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US needs integrated approach to improve foreign language skills and cultural expertise


WASHINGTON -- The 14 U.S. Department of Education programs designed to strengthen education in foreign languages and in international and area studies -- known collectively as Title VI and Fulbright-Hays -- have made some progress but lack the resources necessary to keep pace with their mission, says a new report from the National Research Council. And the Education Department does not appear to have a master plan for these efforts, which may not bode well for the nation’s security and competitiveness.

More support from all levels of the U.S. education system is needed to develop an integrated approach to improving foreign language skills and expertise on other cultures, beginning in the primary grades, the report says. Also, the Department of Education should consolidate oversight of its foreign language and international education programs under a high-ranking official who would provide strategic direction and coordinate its work with related activities at other federal agencies. To be most effective, that position should be a presidential appointment and require Senate confirmation.

Universities should play key roles, partnering with federal officials to create systems to continuously improve the programs, the report says. The systems should help develop performance indicators and engage networks of professionals in the field.

“The nation’s infrastructure for international and foreign language education is weak at a time when the United States faces unprecedented demands for globally aware citizens and professionals,” said Janet L. Norwood, chair of the committee that wrote the report, a counselor and senior fellow at the Conference Board Inc., and former U.S. commissioner of labor statistics. “The Sept. 11 attacks brought renewed attention to this topic. However, a comprehensive strategy is essential for building greater knowledge of world cultures and national capacity in a wide range of languages.”

Congress should require the U.S. secretary of education to issue a biennial public report outlining national needs, plans to tackle them, and progress toward goals. To produce the reports, the education secretary should collaborate with the departments of State and Defense, the Office of the Director of National Intelligence, and other agencies with relevant projects, the study committee said.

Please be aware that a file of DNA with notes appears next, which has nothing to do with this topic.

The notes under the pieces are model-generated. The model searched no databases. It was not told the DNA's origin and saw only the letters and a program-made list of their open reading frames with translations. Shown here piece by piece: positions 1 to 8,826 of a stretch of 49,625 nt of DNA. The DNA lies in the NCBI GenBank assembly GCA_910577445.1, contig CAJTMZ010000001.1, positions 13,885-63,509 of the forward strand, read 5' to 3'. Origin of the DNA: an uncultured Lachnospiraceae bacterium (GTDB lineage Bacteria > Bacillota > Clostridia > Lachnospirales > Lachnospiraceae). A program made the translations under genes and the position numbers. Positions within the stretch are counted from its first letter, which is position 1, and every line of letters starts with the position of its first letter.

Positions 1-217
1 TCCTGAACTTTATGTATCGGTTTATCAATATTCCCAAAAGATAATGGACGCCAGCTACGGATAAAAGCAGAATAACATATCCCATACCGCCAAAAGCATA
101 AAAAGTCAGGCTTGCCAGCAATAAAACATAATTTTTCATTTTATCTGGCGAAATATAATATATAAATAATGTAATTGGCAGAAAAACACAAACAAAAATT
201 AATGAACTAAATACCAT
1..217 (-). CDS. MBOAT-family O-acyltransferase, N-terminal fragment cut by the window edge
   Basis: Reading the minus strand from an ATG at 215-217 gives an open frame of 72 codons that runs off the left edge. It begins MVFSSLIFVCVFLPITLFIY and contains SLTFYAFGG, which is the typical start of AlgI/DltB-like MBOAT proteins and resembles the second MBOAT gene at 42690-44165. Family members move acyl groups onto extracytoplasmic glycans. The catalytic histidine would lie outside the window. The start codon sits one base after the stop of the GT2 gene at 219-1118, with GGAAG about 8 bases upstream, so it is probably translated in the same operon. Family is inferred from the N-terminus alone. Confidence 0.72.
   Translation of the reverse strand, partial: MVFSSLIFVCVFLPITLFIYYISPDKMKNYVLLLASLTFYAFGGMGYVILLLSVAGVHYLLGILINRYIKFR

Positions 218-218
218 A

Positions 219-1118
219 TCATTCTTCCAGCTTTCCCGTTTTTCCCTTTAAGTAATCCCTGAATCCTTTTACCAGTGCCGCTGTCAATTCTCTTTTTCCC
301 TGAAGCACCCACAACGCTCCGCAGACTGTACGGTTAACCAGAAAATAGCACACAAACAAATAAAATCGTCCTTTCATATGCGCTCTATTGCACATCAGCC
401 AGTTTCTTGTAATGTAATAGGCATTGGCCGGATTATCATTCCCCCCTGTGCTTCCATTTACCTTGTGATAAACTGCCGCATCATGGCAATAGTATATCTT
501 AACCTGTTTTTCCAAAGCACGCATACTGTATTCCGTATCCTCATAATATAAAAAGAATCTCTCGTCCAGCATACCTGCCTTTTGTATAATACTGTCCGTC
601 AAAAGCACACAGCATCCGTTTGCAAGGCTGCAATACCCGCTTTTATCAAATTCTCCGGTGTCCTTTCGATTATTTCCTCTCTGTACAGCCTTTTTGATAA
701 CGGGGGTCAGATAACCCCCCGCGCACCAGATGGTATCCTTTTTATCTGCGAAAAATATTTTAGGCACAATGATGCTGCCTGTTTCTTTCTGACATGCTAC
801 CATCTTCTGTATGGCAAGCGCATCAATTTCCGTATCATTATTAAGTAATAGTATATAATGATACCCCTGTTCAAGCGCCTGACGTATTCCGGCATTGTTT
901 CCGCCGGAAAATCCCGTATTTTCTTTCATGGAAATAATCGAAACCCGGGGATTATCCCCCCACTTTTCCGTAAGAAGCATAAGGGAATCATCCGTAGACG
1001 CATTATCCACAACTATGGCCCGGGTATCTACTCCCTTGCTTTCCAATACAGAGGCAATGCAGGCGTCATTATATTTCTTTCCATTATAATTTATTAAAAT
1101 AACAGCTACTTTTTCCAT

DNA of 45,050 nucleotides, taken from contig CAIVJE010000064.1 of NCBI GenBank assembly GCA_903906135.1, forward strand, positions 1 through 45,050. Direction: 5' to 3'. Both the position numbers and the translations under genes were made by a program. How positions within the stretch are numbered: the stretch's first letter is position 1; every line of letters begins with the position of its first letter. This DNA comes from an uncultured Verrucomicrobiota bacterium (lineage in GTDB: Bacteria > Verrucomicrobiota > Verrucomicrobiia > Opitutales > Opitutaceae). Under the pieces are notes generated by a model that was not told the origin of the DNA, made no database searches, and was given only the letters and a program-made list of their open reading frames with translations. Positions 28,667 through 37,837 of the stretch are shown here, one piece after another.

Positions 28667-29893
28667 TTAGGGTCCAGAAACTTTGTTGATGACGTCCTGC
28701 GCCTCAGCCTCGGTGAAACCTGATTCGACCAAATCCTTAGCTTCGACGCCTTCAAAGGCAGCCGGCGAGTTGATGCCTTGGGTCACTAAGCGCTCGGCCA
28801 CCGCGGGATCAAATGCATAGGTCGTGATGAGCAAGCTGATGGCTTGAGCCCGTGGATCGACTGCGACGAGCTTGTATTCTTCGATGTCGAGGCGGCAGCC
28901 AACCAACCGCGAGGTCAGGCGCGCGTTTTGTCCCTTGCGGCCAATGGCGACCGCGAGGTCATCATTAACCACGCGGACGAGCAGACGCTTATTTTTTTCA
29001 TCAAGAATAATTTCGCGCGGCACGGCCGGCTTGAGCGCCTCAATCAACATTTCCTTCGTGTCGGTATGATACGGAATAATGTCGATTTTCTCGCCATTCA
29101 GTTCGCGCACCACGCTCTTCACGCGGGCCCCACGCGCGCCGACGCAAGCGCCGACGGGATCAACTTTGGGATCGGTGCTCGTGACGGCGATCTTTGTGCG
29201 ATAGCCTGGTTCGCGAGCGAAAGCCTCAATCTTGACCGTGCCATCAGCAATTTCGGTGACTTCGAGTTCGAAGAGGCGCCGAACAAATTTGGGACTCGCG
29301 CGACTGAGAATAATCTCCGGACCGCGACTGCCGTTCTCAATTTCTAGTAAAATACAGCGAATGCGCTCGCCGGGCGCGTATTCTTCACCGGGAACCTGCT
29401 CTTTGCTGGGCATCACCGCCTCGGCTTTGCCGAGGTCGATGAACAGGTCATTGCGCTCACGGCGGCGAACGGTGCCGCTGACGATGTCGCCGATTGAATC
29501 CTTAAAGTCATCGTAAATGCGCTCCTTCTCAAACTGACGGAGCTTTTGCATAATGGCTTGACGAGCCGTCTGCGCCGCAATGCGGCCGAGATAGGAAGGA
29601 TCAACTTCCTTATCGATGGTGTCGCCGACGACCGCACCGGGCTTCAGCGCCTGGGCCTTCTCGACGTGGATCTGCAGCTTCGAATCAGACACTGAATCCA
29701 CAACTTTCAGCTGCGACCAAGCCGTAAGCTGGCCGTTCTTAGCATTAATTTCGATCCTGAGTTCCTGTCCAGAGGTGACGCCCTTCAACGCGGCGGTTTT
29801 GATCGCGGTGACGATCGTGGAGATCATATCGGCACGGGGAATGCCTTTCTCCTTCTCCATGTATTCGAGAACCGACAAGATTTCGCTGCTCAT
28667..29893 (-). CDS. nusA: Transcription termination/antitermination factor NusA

The Title VI and Fulbright-Hays programs were created nearly 50 years ago following the Soviet Union’s launch of the Sputnik 1 satellite. The surprise launch shocked the United States, leading to large increases in federal spending on education and scientific research. Over the years, the programs’ scope has grown to encompass undergraduate and graduate education in foreign languages, international studies, and area studies, which focus on particular regions of the world. The programs also promote greater use of technology, foreign language training and research, and the recruitment of minorities into international service professions.

Title VI and Fulbright-Hays have produced some positive results, the report says. For example, they have boosted the teaching of more than 250 uncommonly taught languages, such as Mandarin, and developed instructional materials that are used in the federal government, K-12 education, and academia. And they have been a catalyst for foreign language and interdisciplinary initiatives in higher education. But funding and staff resources have trailed the programs’ expanded mission, the report concludes.

In addition, national data on the programs’ impact are lacking, and there have been few well-designed evaluations. The Department of Education is actively working on improving this information. It should ensure that its new data system provides uniform standards for data collection and allows comparisons across programs and over time, the report emphasizes. And performance information should be publicly available.

Officials should improve how the programs assess the foreign language proficiency of students, the report adds. Specifically, the Education Department should no longer allow those who participate in the Foreign Language and Area Studies (FLAS) program -- a part of Title VI and Fulbright-Hays -- to rate themselves, a practice it currently permits.

The federal government should contract out for a project to find new ways to measure foreign language proficiency and to use technology to improve language instruction, the report says. The project should work on research and development, as well as other issues. Last year President Bush announced his National Security Language Initiative, which calls for new and expanded measures to help increase the number of Americans learning certain “critical need” languages, including Arabic, Chinese, Hindi, and Farsi. The study committee said maintaining national capacity in a broad range of foreign languages would be prudent, allowing the United States to respond to new and unanticipated challenges around the world.


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